As part of the Department of Earth and Environmental Sciences at The University of Manchester, we have access to advanced analytical laboratory equipment based in the laboratories in the Michael Smith building.
These facilities allow us to conduct a wide range of research involving various techniques, as well as grow smaller scale experiments in controlled conditions.
Due to the nature of our work and necessity to take measurements out in the field, we also have a fully equipped state of the art gas lab, and a variety of portable field equipment.
Completed in 2020, the Faculty of Science and Engineering has developed a new research facility at the botanical experimental grounds at the University’s Fallowfield campus. This includes a state-of-the-art plant and soil research facility which will help to deliver excellent quality research into key strategic areas of food security and the impacts of climate change.
The analytical lab contains instruments such as a SEAL AA3 AutoAnalyser, Shimadzu TOC-L, Elementar Vario EL cube, which allow us to measure various nutrients including but not limited to ammonia, nitrate and carbon. We measure fungal to bacterial ratios using a PLFA extraction method and analysed on an Agilent Gas Chromatograph 7890A. Quantitative morphological measurements are made of roots using our flatbed scanner and the WinRhizo plant image analysis software. Greenhouse gases (methane, nitrous oxide, and carbon dioxide) are measured using an Agilent Gas Chromatograph 7890A fitted with two detectors (FID and ECD).
Many of our past and current projects involve the use of mycorrhizal fungi. Over the years we have amassed a substantial collection of fungal cultures. Predominantly ectomycorrhizal (ECM, largely associated with trees) but also some ericoid-mycorrhiza (ERM, largely associated with shrubs). This collection is steadily growing through ongoing projects and through collaborations with other institutions.
Our lab currently has:
- five SG1000 (Weisz technik – Fitotron)
- two CLF AF-66L (Percival)
- one Adaptis 1000 (Conviron)
- two MC1750 (SNIDERS) with CO2 control
- one PL3 (Leek)
These growth chambers of varying size and use are being utilised for pot experiments. The ability to control environmental variables enables us to mimic future climatic changes.
The Firs is located on the University’s Fallowfield campus, approximately three miles south of the main campus. Historically, the site was part of Sir Joseph Whitworth’s gardens where he carried out tests during the development of his famous Whitworth rifle. The site houses a suite of facilities for environmental research and monitoring.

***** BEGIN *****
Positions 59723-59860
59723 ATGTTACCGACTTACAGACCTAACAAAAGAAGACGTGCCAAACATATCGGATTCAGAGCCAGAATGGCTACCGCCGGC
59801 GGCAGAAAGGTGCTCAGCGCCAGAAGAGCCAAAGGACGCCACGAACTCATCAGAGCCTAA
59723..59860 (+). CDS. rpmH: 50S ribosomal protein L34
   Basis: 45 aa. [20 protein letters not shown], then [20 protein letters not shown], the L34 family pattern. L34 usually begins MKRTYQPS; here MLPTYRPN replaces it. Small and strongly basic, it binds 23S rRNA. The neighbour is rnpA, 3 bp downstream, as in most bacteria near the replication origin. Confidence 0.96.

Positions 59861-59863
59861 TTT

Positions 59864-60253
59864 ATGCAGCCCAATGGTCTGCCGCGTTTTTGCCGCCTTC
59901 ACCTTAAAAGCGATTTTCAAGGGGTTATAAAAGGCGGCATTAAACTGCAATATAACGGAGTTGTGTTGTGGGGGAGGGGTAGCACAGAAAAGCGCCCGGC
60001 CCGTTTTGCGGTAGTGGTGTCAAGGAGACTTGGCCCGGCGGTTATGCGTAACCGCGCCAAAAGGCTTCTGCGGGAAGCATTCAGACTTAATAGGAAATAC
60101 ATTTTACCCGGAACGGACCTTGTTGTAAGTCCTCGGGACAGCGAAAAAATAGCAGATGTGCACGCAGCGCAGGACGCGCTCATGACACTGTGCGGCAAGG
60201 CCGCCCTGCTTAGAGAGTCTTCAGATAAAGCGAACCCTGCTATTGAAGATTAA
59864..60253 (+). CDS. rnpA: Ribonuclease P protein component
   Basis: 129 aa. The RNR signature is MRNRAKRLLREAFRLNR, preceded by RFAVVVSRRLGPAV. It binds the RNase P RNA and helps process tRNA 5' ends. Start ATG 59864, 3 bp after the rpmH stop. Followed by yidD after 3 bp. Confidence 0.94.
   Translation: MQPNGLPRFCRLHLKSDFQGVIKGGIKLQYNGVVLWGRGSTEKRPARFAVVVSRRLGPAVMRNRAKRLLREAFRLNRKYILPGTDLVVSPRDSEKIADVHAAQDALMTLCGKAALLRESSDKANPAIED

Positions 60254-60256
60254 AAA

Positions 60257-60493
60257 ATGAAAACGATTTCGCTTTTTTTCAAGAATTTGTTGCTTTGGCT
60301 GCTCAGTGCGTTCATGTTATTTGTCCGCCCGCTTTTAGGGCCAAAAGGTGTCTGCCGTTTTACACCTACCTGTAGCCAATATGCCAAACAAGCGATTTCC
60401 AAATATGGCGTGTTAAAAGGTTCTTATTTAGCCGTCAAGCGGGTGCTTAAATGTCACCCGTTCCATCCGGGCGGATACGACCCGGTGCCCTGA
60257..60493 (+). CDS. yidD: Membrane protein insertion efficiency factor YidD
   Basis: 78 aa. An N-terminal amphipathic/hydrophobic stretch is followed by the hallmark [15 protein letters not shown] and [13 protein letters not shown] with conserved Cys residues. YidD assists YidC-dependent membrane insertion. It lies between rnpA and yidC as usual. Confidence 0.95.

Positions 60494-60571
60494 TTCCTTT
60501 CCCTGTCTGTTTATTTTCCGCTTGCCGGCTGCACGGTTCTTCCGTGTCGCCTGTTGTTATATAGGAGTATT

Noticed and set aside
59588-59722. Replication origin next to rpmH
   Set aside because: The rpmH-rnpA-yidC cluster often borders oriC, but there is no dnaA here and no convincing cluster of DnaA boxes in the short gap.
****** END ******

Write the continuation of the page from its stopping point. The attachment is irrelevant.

Our GasLab Gladiss (Gas Lab Automated Dynamic Isotope Survey System) is a field deployable state of the art mobile laboratory. It can run self-sufficient with the aid of a generator and can house a 13C Picarro gas analyser, a 15N2O LGR isotopic analyser and a NH4 LGR analyser. It also has its own MET sensor to record weather data in real time. The ability to use up to 12 automatic soil chambers (Eosense) gives us the ability to measure for prolonged periods over 24 h periods.
Our imaging suite is comprised of standard dissecting and compound microscopes, but also a dissecting microscope with full colour camera (Leica S9i) and a fluorescent compound microscope with built in black/white camera (Leica, MM2500 LED). These are state of the art instruments used for soil micro-fauna and ectomycorrhizal identification and colonisation estimation.
Within our laboratories in the Michael Smith building, we have a separate dedicated room for molecular work. The molecular room is fully equipped to enable us to do a range of procedures including soil and plant material extractions, DNA and RNA purification, and PCR.
Our radio isotope lab has a 16 x 96-well scintillation counter (Perkin Elmer, 2450 Microplate Counter, MicroBeta2®) and a FUJIFILM FLA-5100 imager. The imager allows us to visually show pathways of radio-isotopically enriched nutrient uptake in plant systems whereas as the scintillation counter enables us to quantify the radio-isotope enrichment of sample extracts.
The Picarro G2201-i cavity ring down spectrometer analyses gas samples for CO2 and CH4 and their respective 13C isotope ratios. It can be also be used in conjunction with peripheral instruments which enable the analyses of solid (Picarro combustion module) and liquid (IO-instruments Aurora Total Carbon Analyser) samples.
The LGR isotopic N2O analyser can be used to determine 15N isotope and isotopologue concentrations of gas samples. This state of the art cavity rind down spectral analyser can give reliable measurements with as little as 80ml of sample.
We focus our research into several key areas. Find out more about how we're tackling today's grand environmental challenges.
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We conduct our research at field sites around the world. Each offers us the opportunity to explore different ecosystems.
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